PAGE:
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October 01, 2005


...only one more workday in the week.

One of the advantages of this contractor gig is that I get to go places.

One of the disadvantages of this contractor gig is that the only places I get to go are military posts.

Not that Fort Polk in the aftermath of a hurricane and Fort Sill in the middle of a tornado alert and Fort Lewis under siege by pea-soup fog are devoid of charm, y’unnerstand, but when the high point of the day is listening to Talk Radio in between meetings -- well, you get the picture.

With which I segue seamlessly into John’s Imperial Grunts mention last Sunday as being prologue to Michael Medved’s interview with Robert Kaplan on Tuesday. And I actually came out of my jet-lagged stupor long enough to pay attention when Kaplan described some of the background action which led to his writing Imperial Grunts.

But I really perked up when Medved asked Kaplan what griped the troops the most; Kaplan answered, “The restrictive Rules of Engagement” and then went on to describe how exacting the troops had to be to avoid capping noncombatants caught in a firefight.

Heh. Wonder what he’d think of this…

“The Aircraft Commander of any Army helicopter receiving fire will perform the following steps before initiating suppressive fire: 1) Positively identify the location of the fire. 2) Positively identify the location of the nearest friendly units. 3) Positively identify the location of the nearest friendly civilians. 4) Positively identify the location of the nearest neutral civilians. 5) Determine whether the type, accuracy or volume of fire warrants returning the fire. 6) If you have determined that you should return fire, a) call Sector TOC with your aircraft identification, location, the type and volume of fire you are receiving, location of the source of the fire, the locations of 2, 3 and 4 (above), and request permission to return fire; b) Sector TOC will relay the request to 164th Group headquarters by the most expeditious means; c) 164th Group headquarters will notify First Aviation Brigade headquarters of the request; d) First Aviation Brigade headquarters will relay the request to Corps headquarters, which will approve / disapprove the request and so inform First Aviation Brigade headquarters; e) First Aviation Brigade will relay approval/disapproval to 164th Group headquarters; f) 164th Group headquarters will relay approval / disapproval to Sector TOC; g) Sector TOC will issue permission / denial of permission to return fire to the requesting aircraft.”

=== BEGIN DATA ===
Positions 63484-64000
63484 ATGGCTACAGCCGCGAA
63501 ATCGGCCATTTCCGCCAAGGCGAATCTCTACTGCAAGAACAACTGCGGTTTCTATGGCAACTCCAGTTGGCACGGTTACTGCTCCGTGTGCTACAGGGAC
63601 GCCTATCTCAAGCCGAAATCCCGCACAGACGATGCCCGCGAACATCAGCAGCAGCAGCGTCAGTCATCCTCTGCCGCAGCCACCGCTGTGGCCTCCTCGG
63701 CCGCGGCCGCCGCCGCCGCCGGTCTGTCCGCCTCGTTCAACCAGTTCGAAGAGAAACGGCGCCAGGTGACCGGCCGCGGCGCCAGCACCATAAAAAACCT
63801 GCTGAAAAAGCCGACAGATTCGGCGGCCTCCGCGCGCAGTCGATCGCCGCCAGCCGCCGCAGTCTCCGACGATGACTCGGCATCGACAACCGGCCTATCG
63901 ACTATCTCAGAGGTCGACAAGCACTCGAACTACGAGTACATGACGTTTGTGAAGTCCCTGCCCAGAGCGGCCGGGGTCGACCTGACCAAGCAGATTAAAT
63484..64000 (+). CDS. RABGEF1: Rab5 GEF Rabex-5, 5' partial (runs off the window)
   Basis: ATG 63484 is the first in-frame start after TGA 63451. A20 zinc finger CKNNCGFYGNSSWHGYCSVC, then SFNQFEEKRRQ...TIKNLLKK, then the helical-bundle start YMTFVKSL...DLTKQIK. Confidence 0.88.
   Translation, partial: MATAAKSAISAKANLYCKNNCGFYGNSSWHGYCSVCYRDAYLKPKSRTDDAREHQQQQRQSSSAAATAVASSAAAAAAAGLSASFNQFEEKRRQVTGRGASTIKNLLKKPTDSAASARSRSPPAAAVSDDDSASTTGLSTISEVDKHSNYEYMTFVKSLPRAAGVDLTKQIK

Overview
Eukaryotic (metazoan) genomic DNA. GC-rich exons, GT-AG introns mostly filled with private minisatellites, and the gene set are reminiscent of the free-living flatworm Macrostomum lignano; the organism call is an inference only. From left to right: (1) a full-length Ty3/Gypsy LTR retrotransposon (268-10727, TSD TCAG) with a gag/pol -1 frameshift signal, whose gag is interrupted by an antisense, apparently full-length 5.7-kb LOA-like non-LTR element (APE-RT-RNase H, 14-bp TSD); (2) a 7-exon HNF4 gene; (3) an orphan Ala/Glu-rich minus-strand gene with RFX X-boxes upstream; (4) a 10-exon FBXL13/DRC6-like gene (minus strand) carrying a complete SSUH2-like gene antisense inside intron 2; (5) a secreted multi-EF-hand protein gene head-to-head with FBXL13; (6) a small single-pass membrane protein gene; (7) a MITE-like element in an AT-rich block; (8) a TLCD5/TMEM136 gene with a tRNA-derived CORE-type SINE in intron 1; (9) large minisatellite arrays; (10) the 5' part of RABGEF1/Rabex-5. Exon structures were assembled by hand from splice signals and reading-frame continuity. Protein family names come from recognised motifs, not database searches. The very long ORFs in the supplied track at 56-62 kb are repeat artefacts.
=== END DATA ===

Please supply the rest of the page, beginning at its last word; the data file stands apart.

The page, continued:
Try doing all that between now and the time you finally run out of fuel.

If you think I exaggerated the preceding to illustrate just how restrictive the ROE could get, ask the next Vietnam Helicopter pilot you meet about “the Rules.” He should be able to rattle them off from memory, because they were taped to the instrument panel of every helicopter in Vietnam. Those rules were about as restrictive and tightly-controlled as you can get without having to call the Commander-in-Chief on the red phone for permission to shoot back; they were intended to completely eliminate both fratricide and civilian casualties.

But did they work?

TINS*! Continued in Flash Traffic/Extended Entry

Once upon a time, I got the mission of flushing a suspected VC staging area into an ambush which was being set up just outside my zone’s eastern boundary. A couple of minutes before midnight, in the southern sector of my zone, I spotted a cooking fire with several armed people sitting around it.

I knew exactly where we were, because I’d been radar-vectored to the area and the orientation of the intersecting canals we called the Little Wagon Wheel were readily identifiable, even at night.

I called Sector TOC to report that we were on station and had a sighting.

I gave the 5th SF a Spot Report with a radar-confirmed 10-digit grid and said we were ready to rock ‘n’ roll. Then, to the soothing sounds of the drum solo from “In-A-Gadda-Da-Vida," we proceeded to rain Leaden Death on the wily foe a thousand feet below...

...for about three rounds. Then, the M-60 jammed.

The good news is that the couple of seconds it took to clear the jam was long enough for the Green Beanie ambush patrol leader to make a squeaky “Gunship shooting up the Big Wagon Wheel—cease fire!” call on his RT-10.

The bad news is that we were firing up the Little Wagon Wheel…

Seems the newbie Lootenant-in-Charge had decided to be sneaky and travel cross-country with his ambush patrol instead of following his briefed route, which was along the only north-south canal in the area and he meandered southwest instead of southeast.

Instead of arriving in his own sandbox, he and his team wound up about three klicks inside mine.

So, despite adhering to fairly restrictive Rules of Engagement, despite radar vectors to the target area, despite being over a radar-confirmed ten-digit grid in the middle of a Free-Fire Zone and despite having had a complete situation brief and FM / UHF / VHF commo with every TOC in the Plain of Reeds, there would have been a several more names on The Wall if it hadn’t been for one twisted link in a 2500-round belt of machinegun ammo.

And it was ammo from a brand, new box.

Sometimes, Somebody Else amends the rules...